What is the Best Way to Rent a House to Family With Disabled Needs?

3 Replies

I have a neat rental property that i just bought but need some advice on best way to rent it.

It is a single family 3 bedroom, 2 story house that the former tenant shared with her disabled husband. Although it has all bedrooms upstairs, it does have an electric chairlift on stairwell wall and has wheel chair ramps throughout the back yard.

Are there any organizations, or groups that I should be contacting to see if they need housing for their members' needs or is there a better way to promote this property to find the best tenant for it??

Most of the larger organization I have called have their own apartments/dorms and are not interested.

Section 8 in Austin does not pay any type of premium for these amenities so I'd rather not start there.

I would love to rent to an organization or family that can utilize the benefits this house offers-- as it is very niche designed.

Any suggestions?

Thanks.

@Robert Piller I have not dealt with this, so I may be off base but I do know that once my sister had her stroke, her current apartment was not suitable for her for this very reason.  So I'm thinking maybe reach out to rehab facilities and leave some flyers or post on their boards.  When something is new to you, to reach out to the people you see most frequently.  Good Luck!

I have no experience in renting to disabled tenants, and you eliminated my only wild hunch (Section 8), so I have nothing.  But I am curious to see what sort of premium might be associated with such a property, so I'll be keeping an eye on this thread.

Oh, something did come to mind. I've been approached twice by organizations that rent houses for veterans (disabled and not) to share. They place three or four unrelated veterans in a home in a group situation to help them out. They mentioned higher than normal rents. I don't know how you might find such organizations in Austin. Maybe check with the local VA?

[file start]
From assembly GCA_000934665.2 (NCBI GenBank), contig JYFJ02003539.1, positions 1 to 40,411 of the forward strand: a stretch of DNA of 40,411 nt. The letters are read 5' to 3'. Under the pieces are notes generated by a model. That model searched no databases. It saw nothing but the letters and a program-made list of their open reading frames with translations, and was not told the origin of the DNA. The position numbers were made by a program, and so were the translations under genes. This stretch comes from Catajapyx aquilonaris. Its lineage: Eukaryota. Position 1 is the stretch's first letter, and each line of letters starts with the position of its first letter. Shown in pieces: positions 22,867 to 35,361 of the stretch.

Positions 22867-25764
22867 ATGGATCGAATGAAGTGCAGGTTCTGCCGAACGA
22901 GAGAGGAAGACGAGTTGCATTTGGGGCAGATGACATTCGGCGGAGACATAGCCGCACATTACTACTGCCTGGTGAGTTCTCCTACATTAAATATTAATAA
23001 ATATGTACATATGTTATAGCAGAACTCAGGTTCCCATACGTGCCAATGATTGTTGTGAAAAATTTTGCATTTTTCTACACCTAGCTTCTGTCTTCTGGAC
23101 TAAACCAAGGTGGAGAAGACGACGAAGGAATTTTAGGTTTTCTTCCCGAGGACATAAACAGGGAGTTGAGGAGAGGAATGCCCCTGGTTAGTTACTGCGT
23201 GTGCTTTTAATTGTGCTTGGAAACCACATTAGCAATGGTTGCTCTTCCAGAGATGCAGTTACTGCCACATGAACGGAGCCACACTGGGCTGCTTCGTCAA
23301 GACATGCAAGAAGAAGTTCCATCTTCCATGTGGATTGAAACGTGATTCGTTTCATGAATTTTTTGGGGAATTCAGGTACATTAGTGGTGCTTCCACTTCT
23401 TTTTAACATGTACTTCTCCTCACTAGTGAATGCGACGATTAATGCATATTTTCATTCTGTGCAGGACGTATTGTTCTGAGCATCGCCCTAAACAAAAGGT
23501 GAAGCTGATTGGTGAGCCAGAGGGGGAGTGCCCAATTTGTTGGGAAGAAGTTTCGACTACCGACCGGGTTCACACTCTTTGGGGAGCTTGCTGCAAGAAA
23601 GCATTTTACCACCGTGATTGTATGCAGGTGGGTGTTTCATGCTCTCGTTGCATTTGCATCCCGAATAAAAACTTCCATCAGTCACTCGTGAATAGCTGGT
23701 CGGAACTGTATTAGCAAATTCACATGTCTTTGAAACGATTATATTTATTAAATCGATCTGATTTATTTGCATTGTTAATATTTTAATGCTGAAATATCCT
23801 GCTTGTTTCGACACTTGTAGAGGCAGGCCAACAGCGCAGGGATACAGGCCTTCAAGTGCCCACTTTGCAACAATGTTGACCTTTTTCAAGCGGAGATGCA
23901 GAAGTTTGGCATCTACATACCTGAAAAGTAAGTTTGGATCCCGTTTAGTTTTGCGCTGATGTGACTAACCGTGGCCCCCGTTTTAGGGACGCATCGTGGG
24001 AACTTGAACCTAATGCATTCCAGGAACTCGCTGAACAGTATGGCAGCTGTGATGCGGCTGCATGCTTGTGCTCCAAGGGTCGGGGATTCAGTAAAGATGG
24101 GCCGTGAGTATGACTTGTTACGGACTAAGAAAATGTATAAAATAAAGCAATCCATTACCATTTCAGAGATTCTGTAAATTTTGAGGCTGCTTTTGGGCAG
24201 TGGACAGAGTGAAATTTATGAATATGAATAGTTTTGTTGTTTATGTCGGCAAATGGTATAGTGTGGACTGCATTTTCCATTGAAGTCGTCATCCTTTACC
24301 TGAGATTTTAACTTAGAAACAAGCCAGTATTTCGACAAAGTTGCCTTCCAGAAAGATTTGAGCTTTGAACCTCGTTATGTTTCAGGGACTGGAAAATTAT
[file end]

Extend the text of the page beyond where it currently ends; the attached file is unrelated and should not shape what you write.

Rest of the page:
One other thing.  Maybe posting a flyer in dialysis clinics might be a good idea.  Some dialysis patients have trouble with climbing stairs.

@Sonya Stovall  

 @Randy E.

Thanks for the ideas. I'll check with VA and rehab & dialysis facilities.

 Still--there's got to be some agencies that could use these services.  Any other thoughts?

Free eBook from BiggerPockets!

Ultimate Beginner's Guide Book Cover

Join BiggerPockets and get The Ultimate Beginner's Guide to Real Estate Investing for FREE - read by more than 100,000 people - AND get exclusive real estate investing tips, tricks and techniques delivered straight to your inbox twice weekly!

  • Actionable advice for getting started,
  • Discover the 10 Most Lucrative Real Estate Niches,
  • Learn how to get started with or without money,
  • Explore Real-Life Strategies for Building Wealth,
  • And a LOT more.

Lock We hate spam just as much as you